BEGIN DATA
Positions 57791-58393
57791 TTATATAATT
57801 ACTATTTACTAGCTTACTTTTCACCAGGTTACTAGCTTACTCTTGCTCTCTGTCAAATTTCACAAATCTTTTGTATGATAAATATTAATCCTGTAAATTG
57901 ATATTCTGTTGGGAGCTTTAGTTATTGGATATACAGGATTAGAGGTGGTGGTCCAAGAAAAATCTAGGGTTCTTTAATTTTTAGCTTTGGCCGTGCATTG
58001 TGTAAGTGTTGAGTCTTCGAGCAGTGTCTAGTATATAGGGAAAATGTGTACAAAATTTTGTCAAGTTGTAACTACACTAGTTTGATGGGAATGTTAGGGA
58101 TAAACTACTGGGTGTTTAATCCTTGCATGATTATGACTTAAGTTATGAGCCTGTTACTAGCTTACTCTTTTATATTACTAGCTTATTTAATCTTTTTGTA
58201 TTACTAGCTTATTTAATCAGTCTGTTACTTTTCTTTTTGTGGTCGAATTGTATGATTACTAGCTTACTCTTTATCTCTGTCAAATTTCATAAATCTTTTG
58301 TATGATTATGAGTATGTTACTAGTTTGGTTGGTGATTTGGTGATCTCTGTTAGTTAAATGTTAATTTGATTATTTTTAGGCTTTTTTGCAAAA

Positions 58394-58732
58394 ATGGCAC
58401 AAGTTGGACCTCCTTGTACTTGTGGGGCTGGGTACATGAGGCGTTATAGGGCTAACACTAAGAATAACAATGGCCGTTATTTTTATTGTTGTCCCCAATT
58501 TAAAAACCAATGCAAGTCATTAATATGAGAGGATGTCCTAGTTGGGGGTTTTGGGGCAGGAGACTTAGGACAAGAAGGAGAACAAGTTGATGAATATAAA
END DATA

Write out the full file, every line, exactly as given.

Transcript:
Positions 57791-58393
57791 TTATATAATT
57801 ACTATTTACTAGCTTACTTTTCACCAGGTTACTAGCTTACTCTTGCTCTCTGTCAAATTTCACAAATCTTTTGTATGATAAATATTAATCCTGTAAATTG
57901 ATATTCTGTTGGGAGCTTTAGTTATTGGATATACAGGATTAGAGGTGGTGGTCCAAGAAAAATCTAGGGTTCTTTAATTTTTAGCTTTGGCCGTGCATTG
58001 TGTAAGTGTTGAGTCTTCGAGCAGTGTCTAGTATATAGGGAAAATGTGTACAAAATTTTGTCAAGTTGTAACTACACTAGTTTGATGGGAATGTTAGGGA
58101 TAAACTACTGGGTGTTTAATCCTTGCATGATTATGACTTAAGTTATGAGCCTGTTACTAGCTTACTCTTTTATATTACTAGCTTATTTAATCTTTTTGTA
58201 TTACTAGCTTATTTAATCAGTCTGTTACTTTTCTTTTTGTGGTCGAATTGTATGATTACTAGCTTACTCTTTATCTCTGTCAAATTTCATAAATCTTTTG
58301 TATGATTATGAGTATGTTACTAGTTTGGTTGGTGATTTGGTGATCTCTGTTAGTTAAATGTTAATTTGATTATTTTTAGGCTTTTTTGCAAAA

Positions 58394-58732
58394 ATGGCAC
58401 AAGTTGGACCTCCTTGTACTTGTGGGGCTGGGTACATGAGGCGTTATAGGGCTAACACTAAGAATAACAATGGCCGTTATTTTTATTGTTGTCCCCAATT
58501 TAAAAACCAATGCAAGTCATTAATATGAGAGGATGTCCTAGTTGGGGGTTTTGGGGCAGGAGACTTAGGACAAGAAGGAGAACAAGTTGATGAATATAAA